Sarah: It does come somewhat naturally to me, but it’s also something acting school really helped me with. I took two years of speech, and a big part of that was learning how to use and read IPA (the International Phonetic Alphabet), which allows you to write out how something sounds, and note down the sound changes for any particular accent/dialect—it’s a great tool. Through the luck of the draw, I’ve ended up doing a lot of Australian and New Zealand accents (I have romance writers—Rosalind James in particular—to thank for most of those sexy Kiwis and Aussies), and I really do love those accents. They’re so bouncy and twangy and sexy and fun. The biggest accent challenge I’ve had is THE WEIGHT OF NIGHT, a dual POV suspense/thriller in which my POV was entirely in a Norwegian accent. Part of my family is Norwegian, so it wasn’t so farfetched, but it was definitely slightly terrifying at first. I’m from outside Boston and my mom is from North Carolina, so I’ve been dying for a chance to use those, but I’m still waiting for those two to come up.
Romance Narrators: We suppose this isn’t exactly a sexy or romantic question to ask, but while we’re on the subject of thrillers and suspense: you recently narrated LADY KILLERS, a book about 14 female serial killers. That’s not a topic one dives into every day! What was that experience like?
Sarah: That book is fantastic. For a book about serial killers driven to murder by either mental illness, horrible, repressive lives, or a combination of the two, it is amazingly...light isn’t the right word. Listenable/readable, I suppose. (Although those words always remind me of when people say wines are “drinkable,” which is singularly unhelpful. Any liquid is drinkable. Lighter fluid is drinkable. Do we say food is “edible”?? Faint praise. Anyway.) It’s a fascinating book. The author, Tori Telfer, approaches each mini biography from a perspective that’s feminist, empathetic but unsentimental, and at times funny, or at least ironic. I was a history major, so this was right up my alley, and it was one of those books where I felt like I really clicked with the author’s sensibility and writing style—it was just a pleasure to read.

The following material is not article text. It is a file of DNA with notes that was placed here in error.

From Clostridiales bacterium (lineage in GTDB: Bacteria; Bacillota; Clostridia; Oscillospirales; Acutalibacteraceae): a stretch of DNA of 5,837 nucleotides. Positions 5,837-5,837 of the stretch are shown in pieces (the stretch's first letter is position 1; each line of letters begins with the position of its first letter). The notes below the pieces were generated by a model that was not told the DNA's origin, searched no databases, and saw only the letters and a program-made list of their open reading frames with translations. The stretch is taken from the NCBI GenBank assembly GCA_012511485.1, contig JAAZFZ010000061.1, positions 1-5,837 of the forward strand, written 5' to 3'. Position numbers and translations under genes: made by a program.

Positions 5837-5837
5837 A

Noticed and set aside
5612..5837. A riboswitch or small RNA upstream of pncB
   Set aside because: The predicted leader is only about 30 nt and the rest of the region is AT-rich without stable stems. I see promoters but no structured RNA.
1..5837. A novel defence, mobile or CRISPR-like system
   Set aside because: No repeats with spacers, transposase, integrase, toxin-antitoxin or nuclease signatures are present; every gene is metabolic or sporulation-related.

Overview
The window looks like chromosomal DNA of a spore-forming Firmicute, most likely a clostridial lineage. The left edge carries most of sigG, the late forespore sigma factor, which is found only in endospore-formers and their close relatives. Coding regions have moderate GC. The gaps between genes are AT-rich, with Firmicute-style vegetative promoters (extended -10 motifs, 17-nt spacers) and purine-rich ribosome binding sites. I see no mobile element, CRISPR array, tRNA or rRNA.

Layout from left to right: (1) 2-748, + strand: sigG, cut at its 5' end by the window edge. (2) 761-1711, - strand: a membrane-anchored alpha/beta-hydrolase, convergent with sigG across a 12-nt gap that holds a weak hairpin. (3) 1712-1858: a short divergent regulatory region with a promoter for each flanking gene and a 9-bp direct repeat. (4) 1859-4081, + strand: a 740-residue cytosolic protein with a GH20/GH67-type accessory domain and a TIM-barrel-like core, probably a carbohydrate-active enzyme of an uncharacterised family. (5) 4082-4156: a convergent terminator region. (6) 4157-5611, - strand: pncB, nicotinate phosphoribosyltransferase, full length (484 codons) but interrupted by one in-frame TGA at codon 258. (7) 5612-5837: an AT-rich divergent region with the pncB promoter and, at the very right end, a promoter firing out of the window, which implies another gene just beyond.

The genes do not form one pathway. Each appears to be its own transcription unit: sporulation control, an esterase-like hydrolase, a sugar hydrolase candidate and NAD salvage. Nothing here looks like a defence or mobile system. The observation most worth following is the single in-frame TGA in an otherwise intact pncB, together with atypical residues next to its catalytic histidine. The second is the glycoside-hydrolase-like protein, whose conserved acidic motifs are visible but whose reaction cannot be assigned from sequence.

Romance Narrators: You speak French, which some may argue is “the language of love.” Do you get to exercise this skill much in your work? Have you spent time in France?
Sarah: My French is getting really rusty—a trip to Paris and Provence is in order, I think. Could I write that off as “research”? Here’s a story for you—the last time I was in Paris, it was as the guest of an aging Russian millionaire playboy with a glass eye who likes fast cars, big boats, and beautiful women, and who may or may not have a scary soviet past. THIS IS A TRUE STORY. If that doesn’t sound like the setup for a romantic thriller/Bond movie, what does?? (I won’t tell you the background here because it would totally spoil the effect. Nothing untoward was going on, I’m both glad and somewhat sorry to say. Ask me about it at a party sometime and I will tell you the unprintable details.)
Romance Narrators: What a woman of mystery you are! (We will definitely be circling back for more details on this). Ok. Word on the street is that you play the saxophone? Will your listeners ever get the great gift of seeing/hearing you play?